Why Are Snow Forecasts So Inaccurate?

Clay Malott | | BrainsBrains
Loveland Snowstake. Credit: Loveland Ski Area

You go to bed, a smile on your face. The forecasts are calling for 10 inches this weekend. You fall asleep thinking about catching the first chair of the day, and the silky turns through knee-deep snow that will follow.

However, upon waking up on Saturday, you check the resort website to see the snow report. Only 4 inches. What happened? Why aren’t the forecasts very accurate?

Sadness – a common symptom of bad forecast accuracy. Photo credit: Snowplaza

Weather is hard to forecast. Really hard. One thing that makes it so hard to forecast is a concept in chaos theory known as the butterfly effect.

The butterfly states that small actions can have big implications in the future. In the context of weather, tiny, seemingly irrelevant changes in the atmosphere can lead to drastic results in the future. The further out in the future you go, the larger and larger these discrepancies become.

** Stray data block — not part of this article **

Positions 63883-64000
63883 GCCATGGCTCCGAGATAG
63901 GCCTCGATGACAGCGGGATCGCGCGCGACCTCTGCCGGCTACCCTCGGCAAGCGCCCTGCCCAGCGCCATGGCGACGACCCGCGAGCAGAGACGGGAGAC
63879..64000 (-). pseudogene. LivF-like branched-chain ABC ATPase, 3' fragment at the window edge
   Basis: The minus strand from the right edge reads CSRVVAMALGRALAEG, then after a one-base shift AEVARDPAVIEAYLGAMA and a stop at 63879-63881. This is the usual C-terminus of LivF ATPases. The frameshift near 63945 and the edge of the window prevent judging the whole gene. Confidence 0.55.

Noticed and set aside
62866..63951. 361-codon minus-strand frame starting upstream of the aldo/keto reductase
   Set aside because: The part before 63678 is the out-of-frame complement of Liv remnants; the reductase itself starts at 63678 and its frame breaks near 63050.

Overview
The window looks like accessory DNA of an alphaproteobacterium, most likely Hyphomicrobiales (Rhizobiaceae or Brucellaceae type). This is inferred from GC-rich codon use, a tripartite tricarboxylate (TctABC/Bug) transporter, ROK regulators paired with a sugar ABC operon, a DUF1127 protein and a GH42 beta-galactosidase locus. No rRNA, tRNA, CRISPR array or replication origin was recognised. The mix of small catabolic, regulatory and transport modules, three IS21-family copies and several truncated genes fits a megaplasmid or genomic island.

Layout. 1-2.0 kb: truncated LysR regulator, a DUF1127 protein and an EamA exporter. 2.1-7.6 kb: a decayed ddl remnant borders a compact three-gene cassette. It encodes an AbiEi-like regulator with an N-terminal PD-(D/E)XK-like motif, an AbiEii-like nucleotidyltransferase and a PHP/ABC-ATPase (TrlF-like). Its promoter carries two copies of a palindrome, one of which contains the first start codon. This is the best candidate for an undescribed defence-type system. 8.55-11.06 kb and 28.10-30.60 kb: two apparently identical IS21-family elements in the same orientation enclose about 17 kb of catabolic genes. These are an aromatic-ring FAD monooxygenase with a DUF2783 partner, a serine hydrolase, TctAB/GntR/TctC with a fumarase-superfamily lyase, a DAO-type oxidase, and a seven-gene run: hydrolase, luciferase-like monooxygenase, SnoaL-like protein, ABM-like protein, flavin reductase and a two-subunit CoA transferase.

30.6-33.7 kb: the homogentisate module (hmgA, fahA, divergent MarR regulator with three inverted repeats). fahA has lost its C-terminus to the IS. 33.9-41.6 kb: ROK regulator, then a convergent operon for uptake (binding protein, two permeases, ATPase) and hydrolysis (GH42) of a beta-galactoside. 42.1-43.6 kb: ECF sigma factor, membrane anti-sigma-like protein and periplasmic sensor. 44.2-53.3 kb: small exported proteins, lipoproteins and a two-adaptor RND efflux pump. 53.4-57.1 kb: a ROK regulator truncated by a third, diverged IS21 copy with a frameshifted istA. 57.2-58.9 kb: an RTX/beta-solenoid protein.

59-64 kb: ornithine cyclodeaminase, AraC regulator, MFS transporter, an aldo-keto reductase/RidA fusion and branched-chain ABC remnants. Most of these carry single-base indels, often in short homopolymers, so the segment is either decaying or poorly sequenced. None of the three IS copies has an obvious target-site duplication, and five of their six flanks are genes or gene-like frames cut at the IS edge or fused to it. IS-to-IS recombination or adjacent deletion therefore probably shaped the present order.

The butterfly effect: irrelevant in the short term, serious in the long term. Photo credit: Farnam Street

The forecast models can tell us a lot about trends. They’re great about telling us whether there will be a lot of snow or none at all, but they’re terrible at telling us whether the snow totals will be 12 or 13 inches. This is because said tiny variations don’t significantly impact larger trends, whereas they do impact specifics like snow accumulation.

And, unfortunately, because of this effect, weather forecasts will never become 100% accurate. We may be able to inch closer and closer to complete accuracy, but we will never truly achieve it.

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